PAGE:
BSA To Hold New Elections

Members will vote again for new BSA president, officers

Less than two weeks after the Harvard Black Students Association (BSA) election results sparked controversy, the group’s election commission has decided to scrap the previous results and hold a new election on Monday, May 10.

Following an election held last month, BSA held a runoff vote for two presidential candidates—Zachary D. Raynor ’05 and Lawrence E. Adjah Jr. ’06—because they reportedly received 63 votes each, after the removal of a “questionable” ballot in favor of Raynor.

But several days after the runoff, which Adjah won, Christopher J. Lee ’06 sent an e-mail to the Black Men’s Forum (BMF) list alleging that the BSA improperly handled the ballot count in the initial election.

Lee wrote that the original vote count for the presidential election was not 63-63, but 64-63 in favor of Raynor and he criticized the removal of the “questionable” ballot.

Though members of the election commission acknowledged the removal of the ballot in favor of Raynor, they maintained that it was removed for legitimate reasons.

When these allegations concerning improper ballot handling originally surfaced, there were no plans to hold another election.

But BSA members announced Tuesday that they have decided to create a subcommittee on constitutional changes and to hold a third presidential election—and second election for all other positions—to quell the controversy surrounding the original round of presidential elections.

According to an unsigned e-mail sent to the BMF-list announcing the new plans, the recent elections brought to light how “aspects of the Constitution fail to explicitly address even basic electoral procedures—namely, verification of eligible voters, the composure and function of the Election Commission, and the process by which votes are deemed valid and subsequently tabulated.”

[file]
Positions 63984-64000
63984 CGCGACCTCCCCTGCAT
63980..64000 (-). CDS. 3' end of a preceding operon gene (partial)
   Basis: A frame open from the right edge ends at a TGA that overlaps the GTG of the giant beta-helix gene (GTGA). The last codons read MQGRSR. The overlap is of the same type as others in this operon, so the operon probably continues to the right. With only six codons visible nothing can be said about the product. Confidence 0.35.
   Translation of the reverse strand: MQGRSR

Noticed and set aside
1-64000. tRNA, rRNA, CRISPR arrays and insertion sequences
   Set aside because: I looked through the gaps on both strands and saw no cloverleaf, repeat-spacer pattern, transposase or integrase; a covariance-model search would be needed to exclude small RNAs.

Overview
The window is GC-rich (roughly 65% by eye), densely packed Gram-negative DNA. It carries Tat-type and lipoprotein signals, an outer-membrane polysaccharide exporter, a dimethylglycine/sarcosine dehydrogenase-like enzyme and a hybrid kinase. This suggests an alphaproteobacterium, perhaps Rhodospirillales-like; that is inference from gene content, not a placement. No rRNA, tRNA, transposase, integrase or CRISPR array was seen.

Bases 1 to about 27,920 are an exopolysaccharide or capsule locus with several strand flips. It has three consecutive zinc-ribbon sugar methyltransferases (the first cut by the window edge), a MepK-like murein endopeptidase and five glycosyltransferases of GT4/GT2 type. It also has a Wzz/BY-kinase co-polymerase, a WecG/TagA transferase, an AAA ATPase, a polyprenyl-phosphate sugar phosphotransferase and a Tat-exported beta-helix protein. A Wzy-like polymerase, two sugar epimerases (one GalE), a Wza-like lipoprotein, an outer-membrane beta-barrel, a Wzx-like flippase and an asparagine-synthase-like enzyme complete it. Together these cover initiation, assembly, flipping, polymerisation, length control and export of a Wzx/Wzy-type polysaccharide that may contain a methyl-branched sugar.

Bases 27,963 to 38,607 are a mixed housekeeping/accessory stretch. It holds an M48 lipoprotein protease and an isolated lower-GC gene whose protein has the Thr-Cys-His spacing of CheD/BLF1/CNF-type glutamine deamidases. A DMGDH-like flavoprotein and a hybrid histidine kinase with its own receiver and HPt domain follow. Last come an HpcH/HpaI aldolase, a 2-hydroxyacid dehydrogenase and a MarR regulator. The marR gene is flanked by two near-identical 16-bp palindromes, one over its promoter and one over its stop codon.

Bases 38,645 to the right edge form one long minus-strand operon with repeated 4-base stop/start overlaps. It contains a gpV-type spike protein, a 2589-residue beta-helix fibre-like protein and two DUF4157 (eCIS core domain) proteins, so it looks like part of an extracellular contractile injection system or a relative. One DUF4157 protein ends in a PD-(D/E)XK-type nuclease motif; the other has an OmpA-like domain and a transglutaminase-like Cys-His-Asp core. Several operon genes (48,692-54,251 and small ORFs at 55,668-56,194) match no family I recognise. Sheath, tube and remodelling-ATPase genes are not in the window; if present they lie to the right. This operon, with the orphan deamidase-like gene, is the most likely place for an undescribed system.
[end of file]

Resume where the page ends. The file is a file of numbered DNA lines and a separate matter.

“The issue of having another election and a functional Constitution is necessary in order to have a leadership and an organization respected both within the Black community and also the greater Harvard community,” the e-mail said.

The e-mail cited a “lengthy consultation” with BSA Faculty adviser Kimberly M. DaCosta, an assistant professor of African and African American Studies and of Social Studies, as a factor in deciding to hold elections again. DaCosta, who could not be reached for comment yesterday, will be in charge of the election commission for this round of voting, according to the e-mail.

BSA member Peter G. Asante ’07 said he was surprised by the decision to hold another election, especially because so much time has passed since the initial election.

“I never expected that we would need to go back and have a re-election. I’m torn,” Asante said.

“Even if they do it again, it’s not like people will forget what happened. In terms of the perception of the outgoing board, I think it will be hard to change. I feel bad that the incoming board is going to have to come in after such an incident.”

Other BSA members said yesterday that they felt the decision to hold another election is the best option, given the difficult circumstances.

“I agree with the way things have gone. Nothing is ever going to be perfect. In as much as they can, they have at least tried to protect the integrity of the organization and the people involved, and I hope that they will continue to do that,” said BSA member Dominique C. Deleon ’04.

Raynor, who will run against Adjah for a third time, commended the commission’s ability to acknowledge its mistakes and fix them.